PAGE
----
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Tech Explained: Gaming Mice

The mouse is to the gamer what the Katana is to the ninja. You live and die by it. It's what separates you from the in-game pack and makes you reign supreme on that score board. So, be wise and know your mouse well.

We've explained the key gaming mouse technologies and features below, with the goal of helping you understand them better and allowing you to make a well-informed buying decision.

Important Factors

Shape

Different designs fit different hands and play styles. Left handed? Try an ambidextrous mouse.

Size

Depending on hand size or grip style, each gamer will have a unique way they hold their mouse. Check out grip styles and sizing guide to find what suits you.

Sensors

Used to track the motion of the mouse. Most sensors these days are of such high quality, it's become less of a focus when choosing a mouse.

Design

Ambidextrous Shape

Designed to suit both left and right-handed gamers. The shape will usually be symmetrical in order to feel the same in both hands.

Ergonomic Shape

Typically designed with right-handed gamers in mind and is formed to suit the natural curvatures of your hand as closely as possible.

Honeycomb Shell

A design pattern used on the shell of mice. Holes are removed from the shell which represent a honeycomb pattern as a way to reduce the amount of material used, lowering the overall weight. 

Mouse Skates

Often referred to as Mouse Feet, skates are the pads on the bottom of your mouse which are used to glide on the mousepad.

PTFE

Material used for Mouse Skates, Polytetrafluoroethylene (PTFE) provides minimal friction for your mouse to smoothly glide across your mousepad.

Grip Style

The way you grip the mouse. There are three categories, Claw, Palm and Fingertip as described below.

Claw Grip

Your hand forms a claw shape, with your fingertips on the main buttons and your palm touching the back of the mouse.

Palm Grip

Your palm lays on the mouse along with your fingers down to the buttons.

Fingertip Grip

Only your fingertips are in contact with the mouse, with your palm raised up away from the mouse.

Switches

The mouse switch is the part underneath. When the user makes a mouse click the switch is the part that sends the signal that an action has occurred.

Sensor

Optical Sensors

Optical Sensors use a camera with the aid of an infrared or LED light to track the surface and report what speed the mouse is being moved at.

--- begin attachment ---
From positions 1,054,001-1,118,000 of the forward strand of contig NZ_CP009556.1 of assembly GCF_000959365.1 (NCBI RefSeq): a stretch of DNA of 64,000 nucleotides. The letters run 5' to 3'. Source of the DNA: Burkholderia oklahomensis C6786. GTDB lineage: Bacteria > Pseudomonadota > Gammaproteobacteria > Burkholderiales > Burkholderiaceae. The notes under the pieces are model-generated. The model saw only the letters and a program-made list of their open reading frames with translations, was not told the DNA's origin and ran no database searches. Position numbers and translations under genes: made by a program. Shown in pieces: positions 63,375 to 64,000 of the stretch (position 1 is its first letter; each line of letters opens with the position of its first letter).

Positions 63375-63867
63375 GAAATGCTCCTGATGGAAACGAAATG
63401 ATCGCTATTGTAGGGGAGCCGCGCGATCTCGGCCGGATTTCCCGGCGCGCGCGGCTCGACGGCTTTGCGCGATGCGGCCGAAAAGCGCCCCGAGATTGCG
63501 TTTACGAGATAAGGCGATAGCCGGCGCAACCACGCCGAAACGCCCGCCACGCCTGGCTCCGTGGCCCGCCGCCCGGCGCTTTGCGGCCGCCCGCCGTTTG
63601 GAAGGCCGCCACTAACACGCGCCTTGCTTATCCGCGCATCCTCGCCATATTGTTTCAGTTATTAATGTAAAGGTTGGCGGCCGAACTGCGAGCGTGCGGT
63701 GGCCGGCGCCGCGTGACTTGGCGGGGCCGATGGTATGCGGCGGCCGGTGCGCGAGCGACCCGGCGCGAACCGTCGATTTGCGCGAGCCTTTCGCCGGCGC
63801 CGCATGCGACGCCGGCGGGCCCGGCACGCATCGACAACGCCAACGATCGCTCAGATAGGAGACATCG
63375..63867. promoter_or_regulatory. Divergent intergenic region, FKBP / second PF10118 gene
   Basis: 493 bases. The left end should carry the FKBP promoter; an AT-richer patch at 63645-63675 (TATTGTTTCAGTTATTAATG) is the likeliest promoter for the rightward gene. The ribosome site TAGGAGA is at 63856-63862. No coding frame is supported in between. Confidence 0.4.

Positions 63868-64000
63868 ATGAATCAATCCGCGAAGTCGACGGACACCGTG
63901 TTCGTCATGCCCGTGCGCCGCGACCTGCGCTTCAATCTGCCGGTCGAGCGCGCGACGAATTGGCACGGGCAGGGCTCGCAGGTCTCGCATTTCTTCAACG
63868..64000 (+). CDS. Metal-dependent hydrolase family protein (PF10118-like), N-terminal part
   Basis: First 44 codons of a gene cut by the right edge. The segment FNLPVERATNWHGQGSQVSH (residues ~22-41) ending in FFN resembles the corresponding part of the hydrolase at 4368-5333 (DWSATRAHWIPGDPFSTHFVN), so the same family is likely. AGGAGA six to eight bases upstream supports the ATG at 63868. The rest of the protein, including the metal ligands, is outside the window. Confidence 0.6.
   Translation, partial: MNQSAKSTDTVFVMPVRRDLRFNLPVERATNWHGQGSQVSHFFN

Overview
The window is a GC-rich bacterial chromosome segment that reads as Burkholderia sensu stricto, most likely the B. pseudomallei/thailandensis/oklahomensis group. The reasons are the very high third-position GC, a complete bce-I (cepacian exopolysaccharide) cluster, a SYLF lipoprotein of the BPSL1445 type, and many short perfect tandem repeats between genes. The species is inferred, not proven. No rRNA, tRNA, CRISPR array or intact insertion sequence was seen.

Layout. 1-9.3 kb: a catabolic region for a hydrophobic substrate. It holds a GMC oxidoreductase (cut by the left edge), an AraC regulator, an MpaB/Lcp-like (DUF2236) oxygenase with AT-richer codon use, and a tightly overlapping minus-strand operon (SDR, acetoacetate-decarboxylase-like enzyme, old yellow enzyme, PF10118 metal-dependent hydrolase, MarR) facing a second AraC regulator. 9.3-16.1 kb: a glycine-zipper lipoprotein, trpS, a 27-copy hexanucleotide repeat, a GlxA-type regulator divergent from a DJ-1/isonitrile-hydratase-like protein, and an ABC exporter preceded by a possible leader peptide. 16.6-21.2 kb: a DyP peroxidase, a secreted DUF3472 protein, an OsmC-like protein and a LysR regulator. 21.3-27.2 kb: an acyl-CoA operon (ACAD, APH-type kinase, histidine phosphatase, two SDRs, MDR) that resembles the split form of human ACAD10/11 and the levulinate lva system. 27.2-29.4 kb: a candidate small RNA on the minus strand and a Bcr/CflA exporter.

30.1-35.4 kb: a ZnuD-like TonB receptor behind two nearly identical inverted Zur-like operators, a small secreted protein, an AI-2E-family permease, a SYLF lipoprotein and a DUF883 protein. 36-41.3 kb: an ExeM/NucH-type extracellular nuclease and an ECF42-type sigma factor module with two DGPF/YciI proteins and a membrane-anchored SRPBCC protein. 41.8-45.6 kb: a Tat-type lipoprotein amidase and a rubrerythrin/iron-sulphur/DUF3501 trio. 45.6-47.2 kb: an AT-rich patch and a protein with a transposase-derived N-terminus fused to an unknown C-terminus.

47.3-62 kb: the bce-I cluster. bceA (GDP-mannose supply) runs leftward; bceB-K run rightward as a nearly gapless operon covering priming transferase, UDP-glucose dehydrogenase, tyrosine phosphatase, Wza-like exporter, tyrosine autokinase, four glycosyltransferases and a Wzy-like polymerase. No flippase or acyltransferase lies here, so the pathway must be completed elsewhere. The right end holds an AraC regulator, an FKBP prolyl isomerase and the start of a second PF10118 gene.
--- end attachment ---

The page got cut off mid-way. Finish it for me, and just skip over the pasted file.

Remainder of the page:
Laser Sensors

Also uses a camera and light to track the surface but with a laser, instead of an LED light.

Acceleration

The velocity (not speed) which your cursor will move when moving your mouse.  For example, moving your mouse slowly will not result in a high velocity and not travel a great distance. However, moving your mouse quickly will increase the velocity, allowing it to travel further.

Angle Snapping

This helps a sensor predict movement in order to make small adjustments to smooth the course of travel.

Mouse Sensitivity

When describing a mouse sensitivity, both CPI and DPI are referring to the same thing: How far the mouse cursor moves when the gamer moves the mouse.

CPI (Counts Per Inch)

Counts Per Inch or CPI is used to refer to the number of steps the mouse will report when it moves one inch. It basically refers to the sensitivity of the mouse, used to determine how much distance the mouse covers on the screen related to the physical movement of the mouse.

DPI (Dots Per Inch)

Dots Per Inch or DPI, is a measure of spatial printing or video dot density. It signifies the number of individual dots that can be placed in a line within the span of one inch. It is a term originally used when relating to printing, however has since been adopted when describing mouse sensitivity.

Lift Off Distance (LOD)

The distance at which your Mouse Sensor stops tracking when being lifting away from the surface. Typically, this will only be a few millimetres on high quality sensors found in gaming mice.

Polling Rate

The speed your mouse communicates data to your PC, measured in Hertz.  Many gamers set their mice to at least 500Hz to avoid input lag at a lower rate but also to avoid demanding more CPU power at a higher rate.

Connectivity

Cable Type

can range between paracords, braided and rubber cables.

Paracord

is a type of cable used for increased flexibility, removing stiffness normally found in rubber/braided cables. With greater flexibility, the cable offers less resistance to mouse movements.

Braided

A heavier, more durable cable material. Will last longer and withstand extreme forms of use.